Timothy Brown v. Continental Resources, Inc.
Continental Resources, Inc. operates an input well on Timothy and Tracy Browns’ land in Harding County, South Dakota. The Browns sued Continental, seeking compensation for damage to the surface of their land and Continental’s use of their pore space. Continental removed the case to federal court and twice moved for partial summary judgment. The district court granted both motions, finding that Plaintiffs: (1) released Continental from liability for surface damage; and (2) could not recover damages under South Dakota law for Continental’s pore space use. The Eighth Circuit affirmed. The court explained that section 45-5A-4 clearly articulates three categories of compensable harm. Plaintiffs sought damages for lost use, which is not one of the categories. They try to infuse ambiguity into the statutory scheme by pointing to Chapter 45-5A’s purpose and legislative findings sections. While these sections may help a court interpret ambiguous statutory language, the court found none in Section 45-5A-4. Accordingly, the court held that Plaintiffs have not suffered compensable harm under South Dakota law, so the district court did not err in granting summary judgment. View "Timothy Brown v. Continental Resources, Inc." on Justia Law
Gerald Corder v. Antero Resources Corporation
These consolidated cases involve a dispute between Antero Resources Corporation (“Antero”) and a group of landowners (“Lessors”) over the payment of natural gas royalties under several oil and gas leases. The leases permit Antero to extract and sell natural gas owned by the Lessors in exchange for royalty payments. Antero appealed from the district court’s summary judgment order, which held that Antero breached the terms of the leases by deducting certain “post-production costs” from the royalties it paid Lessors and awarded damages. Lessors cross-appeal the district court’s earlier dismissal of their fraud and punitive damages claims against Antero. The Fourth Circuit affirmed the district court’s summary judgment order in part and vacated in part. The court concluded that some of the leases prohibit Antero from deducting any post-production costs from Lessors’ royalties, but other leases—namely, those that contain a “Market Enhancement Clause”—do authorize deductions in certain circumstances. Separately, the court affirmed the dismissal of the fraud and punitive damages claims because Lessors did not plead them with sufficient particularity. View "Gerald Corder v. Antero Resources Corporation" on Justia Law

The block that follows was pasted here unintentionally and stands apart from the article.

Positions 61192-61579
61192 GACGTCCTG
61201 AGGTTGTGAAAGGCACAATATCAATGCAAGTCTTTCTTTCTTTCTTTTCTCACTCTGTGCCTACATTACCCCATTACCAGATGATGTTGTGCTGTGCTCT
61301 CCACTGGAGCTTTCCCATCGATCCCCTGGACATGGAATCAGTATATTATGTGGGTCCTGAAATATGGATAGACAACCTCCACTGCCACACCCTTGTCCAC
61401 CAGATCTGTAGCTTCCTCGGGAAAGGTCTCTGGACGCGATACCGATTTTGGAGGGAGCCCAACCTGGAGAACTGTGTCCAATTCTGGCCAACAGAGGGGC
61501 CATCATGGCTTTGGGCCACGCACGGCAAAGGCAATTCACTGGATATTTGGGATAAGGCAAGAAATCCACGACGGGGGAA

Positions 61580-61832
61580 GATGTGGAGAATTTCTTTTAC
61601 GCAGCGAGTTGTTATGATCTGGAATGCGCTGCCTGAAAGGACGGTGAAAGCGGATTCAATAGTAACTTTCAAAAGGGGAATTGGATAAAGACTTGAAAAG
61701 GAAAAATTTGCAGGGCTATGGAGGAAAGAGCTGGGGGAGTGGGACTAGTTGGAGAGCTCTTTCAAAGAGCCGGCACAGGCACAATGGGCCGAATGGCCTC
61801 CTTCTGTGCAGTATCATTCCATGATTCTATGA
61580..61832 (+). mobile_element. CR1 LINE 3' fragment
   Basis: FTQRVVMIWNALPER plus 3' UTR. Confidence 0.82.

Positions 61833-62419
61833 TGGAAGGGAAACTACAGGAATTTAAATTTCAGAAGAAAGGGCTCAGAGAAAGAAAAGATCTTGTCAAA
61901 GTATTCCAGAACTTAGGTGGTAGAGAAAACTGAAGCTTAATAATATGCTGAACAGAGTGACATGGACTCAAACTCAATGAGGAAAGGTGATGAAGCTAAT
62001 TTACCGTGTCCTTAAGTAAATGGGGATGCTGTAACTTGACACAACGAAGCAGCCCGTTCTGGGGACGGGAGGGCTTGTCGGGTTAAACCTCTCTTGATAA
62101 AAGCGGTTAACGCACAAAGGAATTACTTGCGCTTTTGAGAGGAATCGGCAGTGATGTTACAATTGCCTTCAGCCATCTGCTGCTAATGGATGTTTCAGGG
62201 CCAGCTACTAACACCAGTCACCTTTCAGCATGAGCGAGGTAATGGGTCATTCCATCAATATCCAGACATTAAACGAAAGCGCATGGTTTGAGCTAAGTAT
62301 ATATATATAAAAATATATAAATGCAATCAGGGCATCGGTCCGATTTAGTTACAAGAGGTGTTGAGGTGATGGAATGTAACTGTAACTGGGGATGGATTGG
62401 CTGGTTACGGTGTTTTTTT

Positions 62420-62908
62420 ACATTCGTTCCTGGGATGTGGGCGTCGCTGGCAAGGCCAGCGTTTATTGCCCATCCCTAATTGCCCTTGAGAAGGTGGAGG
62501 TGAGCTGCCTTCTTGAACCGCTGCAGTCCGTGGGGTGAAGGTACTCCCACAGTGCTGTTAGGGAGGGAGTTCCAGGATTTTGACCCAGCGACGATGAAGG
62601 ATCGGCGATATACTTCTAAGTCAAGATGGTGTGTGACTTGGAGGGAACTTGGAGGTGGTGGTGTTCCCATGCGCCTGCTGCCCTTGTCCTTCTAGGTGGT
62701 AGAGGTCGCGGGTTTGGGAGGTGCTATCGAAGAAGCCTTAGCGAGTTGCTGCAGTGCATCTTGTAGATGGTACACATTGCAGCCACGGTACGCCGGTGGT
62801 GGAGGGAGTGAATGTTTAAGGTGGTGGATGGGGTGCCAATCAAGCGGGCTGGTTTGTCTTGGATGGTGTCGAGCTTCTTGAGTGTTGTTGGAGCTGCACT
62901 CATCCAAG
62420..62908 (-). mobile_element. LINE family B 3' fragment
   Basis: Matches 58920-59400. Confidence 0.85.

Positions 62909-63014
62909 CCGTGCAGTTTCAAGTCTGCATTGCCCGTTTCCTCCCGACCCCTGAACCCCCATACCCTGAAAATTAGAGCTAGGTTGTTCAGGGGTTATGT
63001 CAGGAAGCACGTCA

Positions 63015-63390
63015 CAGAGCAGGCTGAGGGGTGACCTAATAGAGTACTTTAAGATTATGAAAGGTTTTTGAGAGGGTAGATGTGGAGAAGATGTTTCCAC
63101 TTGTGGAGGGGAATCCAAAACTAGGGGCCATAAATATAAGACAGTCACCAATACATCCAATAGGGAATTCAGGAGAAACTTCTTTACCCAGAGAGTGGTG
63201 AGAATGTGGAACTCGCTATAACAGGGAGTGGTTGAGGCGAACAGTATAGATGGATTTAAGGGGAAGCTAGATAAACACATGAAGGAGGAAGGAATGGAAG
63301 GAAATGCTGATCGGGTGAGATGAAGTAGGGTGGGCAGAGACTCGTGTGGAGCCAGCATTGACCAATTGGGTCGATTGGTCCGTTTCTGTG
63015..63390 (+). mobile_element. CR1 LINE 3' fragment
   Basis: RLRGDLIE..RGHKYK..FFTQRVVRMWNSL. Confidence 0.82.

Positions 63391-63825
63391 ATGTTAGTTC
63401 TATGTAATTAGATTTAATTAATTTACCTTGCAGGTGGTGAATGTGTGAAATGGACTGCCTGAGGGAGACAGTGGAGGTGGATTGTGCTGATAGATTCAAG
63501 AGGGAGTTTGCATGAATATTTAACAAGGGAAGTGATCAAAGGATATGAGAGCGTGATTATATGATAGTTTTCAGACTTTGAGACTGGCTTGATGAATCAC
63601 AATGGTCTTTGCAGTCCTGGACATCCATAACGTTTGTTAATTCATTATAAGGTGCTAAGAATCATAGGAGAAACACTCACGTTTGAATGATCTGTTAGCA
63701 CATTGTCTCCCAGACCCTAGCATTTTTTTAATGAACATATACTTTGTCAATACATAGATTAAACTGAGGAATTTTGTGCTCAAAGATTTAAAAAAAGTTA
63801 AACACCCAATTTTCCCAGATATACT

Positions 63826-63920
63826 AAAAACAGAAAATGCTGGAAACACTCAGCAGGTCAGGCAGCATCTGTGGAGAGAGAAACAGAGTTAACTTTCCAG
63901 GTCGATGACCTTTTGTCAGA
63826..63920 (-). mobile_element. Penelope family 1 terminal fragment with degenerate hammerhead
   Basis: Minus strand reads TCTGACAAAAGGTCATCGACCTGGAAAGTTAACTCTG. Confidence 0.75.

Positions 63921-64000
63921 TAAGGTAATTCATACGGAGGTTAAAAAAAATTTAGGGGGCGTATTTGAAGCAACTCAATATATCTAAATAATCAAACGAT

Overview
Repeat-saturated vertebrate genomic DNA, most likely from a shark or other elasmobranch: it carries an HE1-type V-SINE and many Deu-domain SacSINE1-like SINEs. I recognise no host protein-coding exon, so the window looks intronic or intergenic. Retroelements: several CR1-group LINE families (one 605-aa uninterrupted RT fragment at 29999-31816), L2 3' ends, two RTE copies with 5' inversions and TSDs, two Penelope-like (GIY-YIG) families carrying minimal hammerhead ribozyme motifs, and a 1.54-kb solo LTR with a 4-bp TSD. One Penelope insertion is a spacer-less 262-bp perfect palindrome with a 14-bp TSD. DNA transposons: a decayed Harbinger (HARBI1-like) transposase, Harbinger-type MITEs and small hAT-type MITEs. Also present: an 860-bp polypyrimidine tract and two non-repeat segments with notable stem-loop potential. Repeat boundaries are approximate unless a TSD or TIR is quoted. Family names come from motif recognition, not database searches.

Bluegrass Materials Co., LLC v. Freeman
The 1985 “Manning Lease” granted the lessee rights to oil and gas on an approximately 100-acre tract of land in Bowling Green that is adjacent to a quarry. There is a long-expired one-year term, followed by a second term that conditions the maintenance of the leasehold interest on the production of oil or gas by the lessee. Bluegrass now owns the property. Believing that lessees were producing an insufficient quantity of oil to justify maintaining the lease, Bluegrass purported to terminate the lease and sought a declaration that the lease had terminated by its own terms while asserting several other related claims.The district court found that Bluegrass’s termination of the lease was improper and granted the lessees summary judgment. The Sixth Circuit reversed and remanded. There is a factual dispute regarding whether the lease terminated by its own terms. The trier of fact must determine if the lessee has produced oil in paying quantities after considering all the evidence. There is a material factual dispute about whether the lessee ceased producing oil for a period of time, and, if so, whether that period of time was unreasonable. View "Bluegrass Materials Co., LLC v. Freeman" on Justia Law